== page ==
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article imageDOE awards $46 million for solar tech-to-market research projects

By Karen Graham     Jul 13, 2017 in Technology
Washington - While facing the possibility of dealing with massive budget cuts, the Department of Energy is still awarding research grants in support of solar energy technologies that would reduce energy costs to three cents per kilowatt-hour by 2030.
The $46.2 million in grant money comes from the DOE's Sunshot Initiative, a national effort in support of adopting solar energy and making it more affordable to all Americans through research and development efforts in collaboration with public and private research institutions.
The money will be partly matched by the 48 projects that have been awarded to laboratories and universities, bringing solar PV, solar thermal, energy storage and inverter technologies closer to market. The projects are coming from two programs — "Photovoltaics Research and Development 2: Modules and Systems (PVRD2), aimed at new PV technologies; and Technology to Market 3 (T2M3), a broader kettle of early-stage solar technology research.”
The Energy Department’s SunShot Initiative is funding research into better  tougher modules that c...
The Energy Department’s SunShot Initiative is funding research into better, tougher modules that can last longer and generate more electricity in less-than-ideal conditions.
U.S. Department of Energy
"These projects ensure there’s a pipeline of knowledge, human resources, transformative technology solutions and research to support the industry,” Charlie Gay, director of the Energy Department’s SunShot Initiative, said in the statement released on Wednesday, reports Bloomberg.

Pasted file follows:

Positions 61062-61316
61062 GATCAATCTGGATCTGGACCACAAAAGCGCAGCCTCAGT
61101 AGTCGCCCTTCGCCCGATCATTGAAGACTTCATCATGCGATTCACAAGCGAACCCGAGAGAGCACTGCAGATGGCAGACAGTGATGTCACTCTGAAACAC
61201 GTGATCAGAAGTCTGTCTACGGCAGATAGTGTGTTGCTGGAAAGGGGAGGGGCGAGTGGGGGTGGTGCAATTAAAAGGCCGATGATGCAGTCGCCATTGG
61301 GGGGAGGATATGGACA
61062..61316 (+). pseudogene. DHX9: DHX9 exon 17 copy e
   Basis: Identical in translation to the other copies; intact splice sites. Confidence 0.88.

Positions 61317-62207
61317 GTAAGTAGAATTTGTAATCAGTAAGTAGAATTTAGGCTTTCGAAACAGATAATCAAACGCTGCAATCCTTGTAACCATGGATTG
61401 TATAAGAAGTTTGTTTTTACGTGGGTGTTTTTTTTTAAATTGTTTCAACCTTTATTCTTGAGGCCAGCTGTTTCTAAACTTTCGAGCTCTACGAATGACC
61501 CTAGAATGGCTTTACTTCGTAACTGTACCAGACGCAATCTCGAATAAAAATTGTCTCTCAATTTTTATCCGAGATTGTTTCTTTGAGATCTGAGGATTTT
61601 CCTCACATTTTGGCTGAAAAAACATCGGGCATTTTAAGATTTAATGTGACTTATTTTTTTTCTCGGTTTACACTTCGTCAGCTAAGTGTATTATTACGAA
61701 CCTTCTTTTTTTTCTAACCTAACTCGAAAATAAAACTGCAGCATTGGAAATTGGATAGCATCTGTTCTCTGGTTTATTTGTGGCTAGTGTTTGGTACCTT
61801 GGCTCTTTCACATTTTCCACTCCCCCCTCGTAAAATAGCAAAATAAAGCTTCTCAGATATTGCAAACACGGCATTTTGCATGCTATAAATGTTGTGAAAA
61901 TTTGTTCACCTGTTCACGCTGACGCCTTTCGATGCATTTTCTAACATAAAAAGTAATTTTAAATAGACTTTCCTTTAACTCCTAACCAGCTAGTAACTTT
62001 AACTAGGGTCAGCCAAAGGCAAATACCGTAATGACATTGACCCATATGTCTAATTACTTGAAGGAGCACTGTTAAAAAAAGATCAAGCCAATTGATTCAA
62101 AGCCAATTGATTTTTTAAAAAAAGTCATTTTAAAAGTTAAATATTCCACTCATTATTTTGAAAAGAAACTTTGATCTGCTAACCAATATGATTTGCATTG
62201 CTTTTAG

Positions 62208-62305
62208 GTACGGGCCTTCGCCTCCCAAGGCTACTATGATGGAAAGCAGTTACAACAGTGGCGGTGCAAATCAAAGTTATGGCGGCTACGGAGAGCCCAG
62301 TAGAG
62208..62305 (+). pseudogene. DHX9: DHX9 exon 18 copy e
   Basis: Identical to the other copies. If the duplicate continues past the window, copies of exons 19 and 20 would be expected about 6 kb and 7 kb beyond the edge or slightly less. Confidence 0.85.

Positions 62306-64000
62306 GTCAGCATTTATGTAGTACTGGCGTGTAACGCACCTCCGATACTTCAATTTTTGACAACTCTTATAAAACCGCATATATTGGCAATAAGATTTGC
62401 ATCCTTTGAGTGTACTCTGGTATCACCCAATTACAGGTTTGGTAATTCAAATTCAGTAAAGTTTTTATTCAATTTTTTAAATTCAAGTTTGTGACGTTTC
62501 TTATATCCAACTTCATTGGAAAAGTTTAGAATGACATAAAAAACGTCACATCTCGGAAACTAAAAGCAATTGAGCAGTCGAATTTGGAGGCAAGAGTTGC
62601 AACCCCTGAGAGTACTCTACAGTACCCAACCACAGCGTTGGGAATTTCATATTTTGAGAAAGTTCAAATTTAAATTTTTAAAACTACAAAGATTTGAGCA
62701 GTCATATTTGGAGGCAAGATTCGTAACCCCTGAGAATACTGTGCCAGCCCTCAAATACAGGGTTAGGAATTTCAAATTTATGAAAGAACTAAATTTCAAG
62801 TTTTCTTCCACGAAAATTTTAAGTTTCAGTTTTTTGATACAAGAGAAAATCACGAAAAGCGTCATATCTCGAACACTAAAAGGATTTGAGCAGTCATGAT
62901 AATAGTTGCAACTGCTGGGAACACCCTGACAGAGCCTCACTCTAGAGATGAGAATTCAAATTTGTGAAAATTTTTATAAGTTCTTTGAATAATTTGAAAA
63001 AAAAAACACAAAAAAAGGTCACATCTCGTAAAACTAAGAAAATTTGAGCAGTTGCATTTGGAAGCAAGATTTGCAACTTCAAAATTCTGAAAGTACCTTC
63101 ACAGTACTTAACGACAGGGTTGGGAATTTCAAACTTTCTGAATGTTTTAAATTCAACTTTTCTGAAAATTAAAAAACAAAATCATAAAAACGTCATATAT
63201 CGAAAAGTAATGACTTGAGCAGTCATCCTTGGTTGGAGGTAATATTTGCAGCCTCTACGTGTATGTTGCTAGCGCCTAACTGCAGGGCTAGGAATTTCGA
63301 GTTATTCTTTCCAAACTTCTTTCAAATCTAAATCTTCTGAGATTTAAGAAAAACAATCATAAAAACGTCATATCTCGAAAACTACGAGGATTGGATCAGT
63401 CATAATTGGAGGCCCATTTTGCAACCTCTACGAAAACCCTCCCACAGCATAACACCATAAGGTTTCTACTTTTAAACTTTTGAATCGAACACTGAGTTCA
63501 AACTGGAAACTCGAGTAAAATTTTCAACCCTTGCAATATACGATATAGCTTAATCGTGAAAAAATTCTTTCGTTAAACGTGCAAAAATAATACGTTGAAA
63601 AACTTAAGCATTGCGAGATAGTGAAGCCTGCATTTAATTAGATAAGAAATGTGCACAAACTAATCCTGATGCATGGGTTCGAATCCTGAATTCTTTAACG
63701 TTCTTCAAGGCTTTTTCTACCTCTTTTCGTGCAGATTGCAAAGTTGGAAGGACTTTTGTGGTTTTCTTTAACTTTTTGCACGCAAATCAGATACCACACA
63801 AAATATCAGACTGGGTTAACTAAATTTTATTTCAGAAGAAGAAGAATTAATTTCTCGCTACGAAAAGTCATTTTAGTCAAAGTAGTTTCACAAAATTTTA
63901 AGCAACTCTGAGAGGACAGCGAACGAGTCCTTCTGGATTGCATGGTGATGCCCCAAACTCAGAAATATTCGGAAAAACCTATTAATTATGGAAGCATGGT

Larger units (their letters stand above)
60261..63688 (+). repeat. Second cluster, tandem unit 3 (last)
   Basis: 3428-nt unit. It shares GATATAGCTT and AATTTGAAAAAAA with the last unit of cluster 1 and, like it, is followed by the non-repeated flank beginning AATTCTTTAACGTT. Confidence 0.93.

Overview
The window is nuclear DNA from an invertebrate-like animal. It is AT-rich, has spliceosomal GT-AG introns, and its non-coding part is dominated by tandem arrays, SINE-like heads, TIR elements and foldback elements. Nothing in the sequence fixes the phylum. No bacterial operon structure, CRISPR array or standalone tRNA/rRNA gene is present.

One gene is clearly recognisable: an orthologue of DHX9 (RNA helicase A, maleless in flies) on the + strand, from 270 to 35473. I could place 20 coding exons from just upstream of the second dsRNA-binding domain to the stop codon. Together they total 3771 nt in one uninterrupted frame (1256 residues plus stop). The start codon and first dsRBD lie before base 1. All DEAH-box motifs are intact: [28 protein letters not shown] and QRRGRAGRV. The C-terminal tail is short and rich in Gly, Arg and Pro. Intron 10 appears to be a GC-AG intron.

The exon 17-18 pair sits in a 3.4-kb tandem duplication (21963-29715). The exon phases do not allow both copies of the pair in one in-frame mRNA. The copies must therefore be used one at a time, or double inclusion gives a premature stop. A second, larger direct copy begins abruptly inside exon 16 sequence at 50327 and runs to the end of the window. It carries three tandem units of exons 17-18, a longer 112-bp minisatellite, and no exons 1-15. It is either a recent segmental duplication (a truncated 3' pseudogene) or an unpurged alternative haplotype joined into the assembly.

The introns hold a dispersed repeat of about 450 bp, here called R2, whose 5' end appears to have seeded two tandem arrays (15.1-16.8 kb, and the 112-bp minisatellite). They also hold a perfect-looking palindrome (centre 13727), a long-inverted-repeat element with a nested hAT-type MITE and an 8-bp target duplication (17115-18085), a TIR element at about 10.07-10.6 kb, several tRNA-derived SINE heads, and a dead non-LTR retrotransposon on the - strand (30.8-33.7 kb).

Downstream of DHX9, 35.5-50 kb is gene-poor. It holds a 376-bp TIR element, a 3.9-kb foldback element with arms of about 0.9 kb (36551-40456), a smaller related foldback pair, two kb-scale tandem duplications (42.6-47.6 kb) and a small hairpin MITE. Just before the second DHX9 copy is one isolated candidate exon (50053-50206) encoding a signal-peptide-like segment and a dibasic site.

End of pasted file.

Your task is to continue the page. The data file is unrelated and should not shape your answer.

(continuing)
In the DOE statement, readers will find the full list of universities and research laboratories, along with their award grants and a summary of the projects they are working on.
Among the 28 awards for the PV Research and Development 2/Modules and Systems program, $225,000 went to the Massachusetts Institute of Technology for a two-dimensional material based layer transfer for low-cost, high-throughput, high-efficiency solar cells.
Researchers are using a single crystal substrate coated with a single layer of graphene to achieve the required cost reduction that helps to make III-V solar cells a realistic option for commercial use.
Stanford University in California was awarded $225,000 for a project they are working on to develop a low-cost scaffold-reinforced perovskite solar module with integrated light management. In May, Digital Journal reported on the recent breakthroughs that focused on perovskite sheets and their unique ability — the structure of the sheets are self-organising and stand on their edge, greatly increasing their efficiency.
This is a schematic representation of the findings of this study. (MK Nazeeruddin/EPFL.)
This is a schematic representation of the findings of this study. (MK Nazeeruddin/EPFL.)
Nature Communications
The research focuses on a revolutionary new compound solar cell module design based on the recent breakthrough—using an innovative patterned hexagonal reinforcing scaffold filled with perovskite.
One of the 20 awards in the T2M3 program is $2 million that went to SolarReserve for the development of cost reduction strategies for molten-salt thermal energy storage for concentrating solar power towers. And, $1.6 million went to EnergySage for the development of a scalable online solar marketplace that enables consumers to freely choose solar equipment, financing, and installation options.
More about department of energy, sunshot initiative, $46 million, 48 projects, Solar energy
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